Nigeria deal may be marginal field template

The Nigerian government has approved a marginal oil field farmout that a Houston firm believes could serve as a template for commercialization of several hundred undeveloped oil discoveries in the Niger Delta.

Jul 3rd, 2007

By OGJ editors
HOUSTON, July 3 -- The Nigerian government has approved a marginal oil field farmout that a Houston firm believes could serve as a template for commercialization of several hundred undeveloped oil discoveries in the Niger Delta.

The government approved the farmout by ExxonMobil Corp.'s Mobil Producing Nigeria Unlimited unit and Nigerian National Petroleum Corp. of Ebok oil field on OML 67 to Oriental Energy Resources Ltd., Abuja.

Ebok, discovered in 1968, is in 150 ft of water 30 miles off Nigeria near borders with Equatorial Guinea and Cameroon. Production of the field's 37° gravity oil could start as early as 2009.

Sovereign Oil & Gas Co. II LLC, Houston, conceived and negotiated the Ebok farmout on Oriental's behalf to compensate Oriental for partial loss of OML 115 that resulted from the 2000 maritime boundary treaty between Nigeria and Equatorial Guinea. That treaty facilitated ExxonMobil's development of giant Zafiro oil and gas field on Block B off Equatorial Guinea.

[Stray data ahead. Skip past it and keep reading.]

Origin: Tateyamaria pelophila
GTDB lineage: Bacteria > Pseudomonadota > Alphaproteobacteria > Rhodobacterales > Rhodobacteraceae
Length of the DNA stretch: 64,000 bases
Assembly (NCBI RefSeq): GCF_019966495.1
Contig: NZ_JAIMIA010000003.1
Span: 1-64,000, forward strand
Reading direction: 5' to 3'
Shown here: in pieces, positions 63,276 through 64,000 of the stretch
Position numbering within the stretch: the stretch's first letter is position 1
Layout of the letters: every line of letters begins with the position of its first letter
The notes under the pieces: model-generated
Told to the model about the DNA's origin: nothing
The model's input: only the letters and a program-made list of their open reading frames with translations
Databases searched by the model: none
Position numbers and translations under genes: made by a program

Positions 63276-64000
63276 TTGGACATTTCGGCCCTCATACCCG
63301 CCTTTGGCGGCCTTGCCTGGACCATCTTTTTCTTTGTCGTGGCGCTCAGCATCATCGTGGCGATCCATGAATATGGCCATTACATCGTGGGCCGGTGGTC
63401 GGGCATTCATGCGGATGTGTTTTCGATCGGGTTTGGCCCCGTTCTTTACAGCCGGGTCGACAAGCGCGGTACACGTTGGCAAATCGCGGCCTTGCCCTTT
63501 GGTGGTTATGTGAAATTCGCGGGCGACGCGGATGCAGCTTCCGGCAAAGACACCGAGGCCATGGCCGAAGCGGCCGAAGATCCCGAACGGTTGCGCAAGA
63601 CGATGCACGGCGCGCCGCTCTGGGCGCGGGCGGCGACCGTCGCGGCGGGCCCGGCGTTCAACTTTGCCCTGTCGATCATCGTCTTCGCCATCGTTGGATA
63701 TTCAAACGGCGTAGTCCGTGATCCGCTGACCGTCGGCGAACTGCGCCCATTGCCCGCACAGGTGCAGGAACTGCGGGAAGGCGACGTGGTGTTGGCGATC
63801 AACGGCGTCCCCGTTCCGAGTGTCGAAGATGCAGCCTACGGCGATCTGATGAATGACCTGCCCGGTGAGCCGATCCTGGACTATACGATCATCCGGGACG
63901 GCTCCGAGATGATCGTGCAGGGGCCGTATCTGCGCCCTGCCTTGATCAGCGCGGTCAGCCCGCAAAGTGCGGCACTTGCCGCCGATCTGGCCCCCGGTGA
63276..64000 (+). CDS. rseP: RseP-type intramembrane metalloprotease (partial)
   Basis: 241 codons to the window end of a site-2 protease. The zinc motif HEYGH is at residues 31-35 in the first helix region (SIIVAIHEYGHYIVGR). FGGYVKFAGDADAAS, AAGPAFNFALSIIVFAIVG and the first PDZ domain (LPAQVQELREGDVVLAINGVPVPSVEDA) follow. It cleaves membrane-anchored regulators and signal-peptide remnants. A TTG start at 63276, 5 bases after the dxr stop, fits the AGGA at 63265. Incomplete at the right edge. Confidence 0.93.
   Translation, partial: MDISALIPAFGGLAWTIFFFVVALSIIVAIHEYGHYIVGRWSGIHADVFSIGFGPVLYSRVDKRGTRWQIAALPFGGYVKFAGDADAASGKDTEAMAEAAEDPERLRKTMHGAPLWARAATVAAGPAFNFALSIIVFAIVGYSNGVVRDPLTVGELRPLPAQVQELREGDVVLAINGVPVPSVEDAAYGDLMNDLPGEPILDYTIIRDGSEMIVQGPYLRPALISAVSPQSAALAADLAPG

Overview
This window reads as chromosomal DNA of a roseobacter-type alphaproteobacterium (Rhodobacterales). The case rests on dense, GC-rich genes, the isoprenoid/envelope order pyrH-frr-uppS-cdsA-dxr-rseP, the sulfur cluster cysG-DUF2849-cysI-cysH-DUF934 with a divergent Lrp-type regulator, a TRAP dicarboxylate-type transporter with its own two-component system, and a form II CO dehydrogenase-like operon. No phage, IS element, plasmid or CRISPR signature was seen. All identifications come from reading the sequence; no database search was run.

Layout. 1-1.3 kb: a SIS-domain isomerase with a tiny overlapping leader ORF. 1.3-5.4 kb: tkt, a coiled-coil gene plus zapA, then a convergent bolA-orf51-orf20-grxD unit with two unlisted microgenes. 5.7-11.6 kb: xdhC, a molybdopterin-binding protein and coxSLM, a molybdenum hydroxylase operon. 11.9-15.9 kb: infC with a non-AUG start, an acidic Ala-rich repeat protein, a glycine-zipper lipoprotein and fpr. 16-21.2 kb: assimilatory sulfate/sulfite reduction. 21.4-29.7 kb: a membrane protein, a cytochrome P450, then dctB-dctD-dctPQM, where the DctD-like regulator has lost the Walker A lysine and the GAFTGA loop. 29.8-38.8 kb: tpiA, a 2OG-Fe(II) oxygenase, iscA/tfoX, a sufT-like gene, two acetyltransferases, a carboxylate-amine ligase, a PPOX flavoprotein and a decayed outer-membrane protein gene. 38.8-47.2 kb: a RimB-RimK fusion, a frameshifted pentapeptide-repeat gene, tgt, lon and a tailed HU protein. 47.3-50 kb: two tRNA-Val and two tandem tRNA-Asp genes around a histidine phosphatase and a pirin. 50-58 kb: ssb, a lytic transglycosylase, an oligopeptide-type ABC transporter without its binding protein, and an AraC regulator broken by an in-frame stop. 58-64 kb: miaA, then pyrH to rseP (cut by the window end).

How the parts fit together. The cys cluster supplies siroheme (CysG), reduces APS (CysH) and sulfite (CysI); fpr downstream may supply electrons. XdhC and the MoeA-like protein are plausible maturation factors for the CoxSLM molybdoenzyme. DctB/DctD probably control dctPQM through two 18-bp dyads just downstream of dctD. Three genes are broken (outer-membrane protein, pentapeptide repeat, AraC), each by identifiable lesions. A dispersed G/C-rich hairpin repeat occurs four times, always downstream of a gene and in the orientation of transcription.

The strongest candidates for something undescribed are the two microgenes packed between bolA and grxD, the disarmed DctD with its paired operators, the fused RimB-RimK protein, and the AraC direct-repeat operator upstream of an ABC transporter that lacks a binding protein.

Sovereign has established a data room in Houston for Oriental's farmout to a qualified technical advisor of a 40% participation interest in Ebok, which has three untested wells as deep as 5,298 ft, one of which cut 271 ft of net oil pay in four sands at 2,600-3,600 ft.

Sovereign previously handled the farmout of nearby Okwok oil field to Oriental (OGJ Online, July 3, 2006). Oriental drilled four wells in Okwok in 2006 and plans to drill two more in 2007 with partner Addax Petroleum Corp., Calgary, which acquired 40% participating interest in Okwok in June 2006.

Mobil contributed Ebok field to Nigeria's marginal field program, and Nigeria in 2001 granted Oriental exclusive negotiating rights to take the Okwok and Ebok farmouts from Mobil as compensation for its loss to ExxonMobil in Equatorial Guinea waters.

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